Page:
What are the solutions for these issues? Start experimenting! Set up trial campaigns with mini budgets, learn from real-time data and then allocate the bigger budgets!
How much of the above can be considered mindset & how can businesses ensure they focus/build/instil positivity to maintain such an outlook?
A great portion of all the new practices is do with mindset. There is even a name for it: ‘new ways of working’. I came from the traditional marketing field and went into innovation management where I touched base with those new ways of working. I understood how powerful they are and how dramatically business approaches have to change if you want to remain part of the game. Now, I am able to apply those new ways of working to marketing which makes a big difference given the fact that marketing budgets are often ranked no. 2 in the cost structure of companies.
“Data scientists shall be there to clear up your data jungle.”
There seems to be a constant drive towards hyper-personalisation; that marketeers should dig deep and narrow with regards to creating highly-focussed and tightly targeted content. To do so, they must know the lay-of-the-land in detail – as well as tracking their own performance. However, many brands report failure to do so. Where is it likely they are going wrong?
Most of the brands are still working with agencies that deliver (if the clients are lucky) a report directly AFTER a campaign has finished. Targeting and trying out different strategies in bringing the content to the users has to be done DURING the campaign. This means extra effort that most agencies are trying to avoid or at least to limit.
Also, brands should work out ways of how to include RELEVANT CRM DATA in campaigns with one rule to obey: KEEP IT SIMPLE! Most campaigns are too complicated in their set-up with any valuable findings buried by tons of irrelevant data points.
Where it may be a step too far for a company of limited size or resources to accurately interpret their analytics, does the drive to experiment over execution provide part of the solution?
Absolutely! As I said, keep it simple! Experiment with different messages/layouts to predefined user groups (personas), then set mini budgets on different digital channels that provide you with instant feedback and then go for the best!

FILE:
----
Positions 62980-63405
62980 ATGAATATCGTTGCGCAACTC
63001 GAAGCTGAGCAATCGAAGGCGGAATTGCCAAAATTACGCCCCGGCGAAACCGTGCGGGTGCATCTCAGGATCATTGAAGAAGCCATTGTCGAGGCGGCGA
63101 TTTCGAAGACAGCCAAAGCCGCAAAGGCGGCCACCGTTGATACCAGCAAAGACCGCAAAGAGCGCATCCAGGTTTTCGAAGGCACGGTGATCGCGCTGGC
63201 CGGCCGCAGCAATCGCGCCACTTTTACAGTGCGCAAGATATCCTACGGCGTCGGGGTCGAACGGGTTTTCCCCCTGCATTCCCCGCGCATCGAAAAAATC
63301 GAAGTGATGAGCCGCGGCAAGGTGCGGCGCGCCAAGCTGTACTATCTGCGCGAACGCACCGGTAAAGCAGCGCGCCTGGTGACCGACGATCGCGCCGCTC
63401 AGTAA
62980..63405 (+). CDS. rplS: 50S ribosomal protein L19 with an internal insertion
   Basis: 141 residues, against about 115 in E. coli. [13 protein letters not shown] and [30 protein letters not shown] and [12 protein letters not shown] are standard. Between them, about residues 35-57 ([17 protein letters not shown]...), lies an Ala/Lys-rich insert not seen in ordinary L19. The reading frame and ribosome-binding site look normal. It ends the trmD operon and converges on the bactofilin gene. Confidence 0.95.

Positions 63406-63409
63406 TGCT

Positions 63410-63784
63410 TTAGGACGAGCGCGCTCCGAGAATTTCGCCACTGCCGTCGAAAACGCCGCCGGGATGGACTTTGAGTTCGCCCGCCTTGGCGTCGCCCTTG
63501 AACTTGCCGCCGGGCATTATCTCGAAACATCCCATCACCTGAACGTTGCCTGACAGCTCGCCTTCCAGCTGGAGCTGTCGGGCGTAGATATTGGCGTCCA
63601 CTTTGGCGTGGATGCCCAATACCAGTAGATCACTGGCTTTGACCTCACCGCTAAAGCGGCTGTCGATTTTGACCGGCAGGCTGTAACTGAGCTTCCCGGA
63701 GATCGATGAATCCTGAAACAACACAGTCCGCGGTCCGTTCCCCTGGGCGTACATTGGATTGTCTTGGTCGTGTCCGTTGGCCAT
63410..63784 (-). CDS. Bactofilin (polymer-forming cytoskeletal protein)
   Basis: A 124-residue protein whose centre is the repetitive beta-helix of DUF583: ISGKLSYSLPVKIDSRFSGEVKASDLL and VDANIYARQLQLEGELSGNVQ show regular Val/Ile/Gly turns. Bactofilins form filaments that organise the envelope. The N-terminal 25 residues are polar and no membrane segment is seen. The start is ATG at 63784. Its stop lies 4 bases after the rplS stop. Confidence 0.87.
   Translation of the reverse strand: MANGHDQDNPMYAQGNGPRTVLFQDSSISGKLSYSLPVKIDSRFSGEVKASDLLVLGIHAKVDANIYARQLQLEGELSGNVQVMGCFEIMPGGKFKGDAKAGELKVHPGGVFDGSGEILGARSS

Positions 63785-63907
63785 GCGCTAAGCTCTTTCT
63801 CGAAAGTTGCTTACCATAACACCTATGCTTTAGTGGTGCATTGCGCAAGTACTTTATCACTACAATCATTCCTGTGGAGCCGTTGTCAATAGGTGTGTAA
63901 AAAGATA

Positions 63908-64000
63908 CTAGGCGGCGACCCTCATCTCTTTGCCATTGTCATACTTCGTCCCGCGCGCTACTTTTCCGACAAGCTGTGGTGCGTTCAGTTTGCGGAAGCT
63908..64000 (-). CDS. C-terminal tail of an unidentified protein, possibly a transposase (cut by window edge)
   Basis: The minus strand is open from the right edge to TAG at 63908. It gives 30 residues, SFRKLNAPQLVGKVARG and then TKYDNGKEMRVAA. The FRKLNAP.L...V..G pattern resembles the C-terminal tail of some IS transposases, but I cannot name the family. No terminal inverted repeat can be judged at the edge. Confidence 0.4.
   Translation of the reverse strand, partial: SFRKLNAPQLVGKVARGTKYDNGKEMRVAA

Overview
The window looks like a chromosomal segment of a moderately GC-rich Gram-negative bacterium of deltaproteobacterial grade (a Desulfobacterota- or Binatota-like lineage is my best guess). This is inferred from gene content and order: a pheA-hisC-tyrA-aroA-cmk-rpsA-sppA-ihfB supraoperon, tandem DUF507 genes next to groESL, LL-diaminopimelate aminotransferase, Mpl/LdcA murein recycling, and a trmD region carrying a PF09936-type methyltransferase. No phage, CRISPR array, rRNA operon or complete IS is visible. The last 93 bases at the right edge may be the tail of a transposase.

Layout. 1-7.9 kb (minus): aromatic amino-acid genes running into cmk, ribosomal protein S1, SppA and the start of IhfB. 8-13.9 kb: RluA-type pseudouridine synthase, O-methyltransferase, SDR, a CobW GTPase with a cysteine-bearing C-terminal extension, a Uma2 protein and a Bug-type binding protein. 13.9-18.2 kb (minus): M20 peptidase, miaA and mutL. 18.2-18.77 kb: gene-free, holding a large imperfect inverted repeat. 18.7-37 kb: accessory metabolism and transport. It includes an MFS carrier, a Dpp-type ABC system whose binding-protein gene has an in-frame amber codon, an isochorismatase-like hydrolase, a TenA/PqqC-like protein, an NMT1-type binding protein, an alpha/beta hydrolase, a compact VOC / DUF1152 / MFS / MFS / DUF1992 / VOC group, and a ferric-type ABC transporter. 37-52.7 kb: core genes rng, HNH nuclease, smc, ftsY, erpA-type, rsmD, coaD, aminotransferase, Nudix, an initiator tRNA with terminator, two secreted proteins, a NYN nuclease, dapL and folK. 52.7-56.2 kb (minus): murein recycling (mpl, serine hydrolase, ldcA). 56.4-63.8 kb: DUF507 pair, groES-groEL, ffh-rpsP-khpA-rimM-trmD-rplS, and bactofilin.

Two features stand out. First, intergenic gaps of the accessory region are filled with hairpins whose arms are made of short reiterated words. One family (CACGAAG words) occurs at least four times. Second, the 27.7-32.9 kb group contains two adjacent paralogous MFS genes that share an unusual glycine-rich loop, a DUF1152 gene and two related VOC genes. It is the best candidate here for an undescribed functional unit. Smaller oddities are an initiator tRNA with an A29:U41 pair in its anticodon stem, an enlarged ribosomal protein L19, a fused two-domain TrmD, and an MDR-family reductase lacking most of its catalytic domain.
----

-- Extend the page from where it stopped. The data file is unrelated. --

“[VR] Avatars will offer the opportunity to be in several places at the same time – giving a speech at a conference in San Fran, taking part in a product presentation in Singapore and physically staying at a beach in Florida...”
Are data scientists really the best chance to ensure brands stay informed and through doing so; relevant and competitive?
Data scientists shall be there to clear up your data jungle. They are not the ones setting up the campaigns and defining strategies on how to best communicate with your users. However, they are really helpful with preparing data for econometric modellings – to train machine learning algorithms with your campaign data etc. Let them sit together with the marketeers and help to achieve the desired outcome.
“... we focus on design thinking and lean business model design to do the individual homework first before jumping into tech trials.”
From your experience how can brands improve the way they work with media agencies?
As even traditional media continues in the digital direction it becomes more vital for brands to set up new contracts with the agencies, entering into a transparency model regarding media kick-backs and engage them more in your daily work. Therefore: Set up new contracts with the agencies, enter into a transparency model regarding media kick-backs and engage them more in your daily work.
“Start experimenting! Set up trial campaigns with mini budgets, learn from real-time data and then allocate the bigger budgets!”
Finally, what are your thoughts on the way Virtual Reality, Augmented and Mixed reality are developing? Where in marketing do you see their greatest value?
In the short term, I believe it will be within the area of customer delight – think of travel or luxury properties.
In the long term; within the area of virtual experiences for avatars. Avatars will offer the opportunity to be in several places at the same time – giving a speech at a conference in San Fran, taking part in a product presentation in Singapore and physically staying at a beach in Florida being informed about the experiences your avatars are having in the meantime.
I would like to take this opportunity to thank you Petra, for your very thought-provoking answers and valuable insights.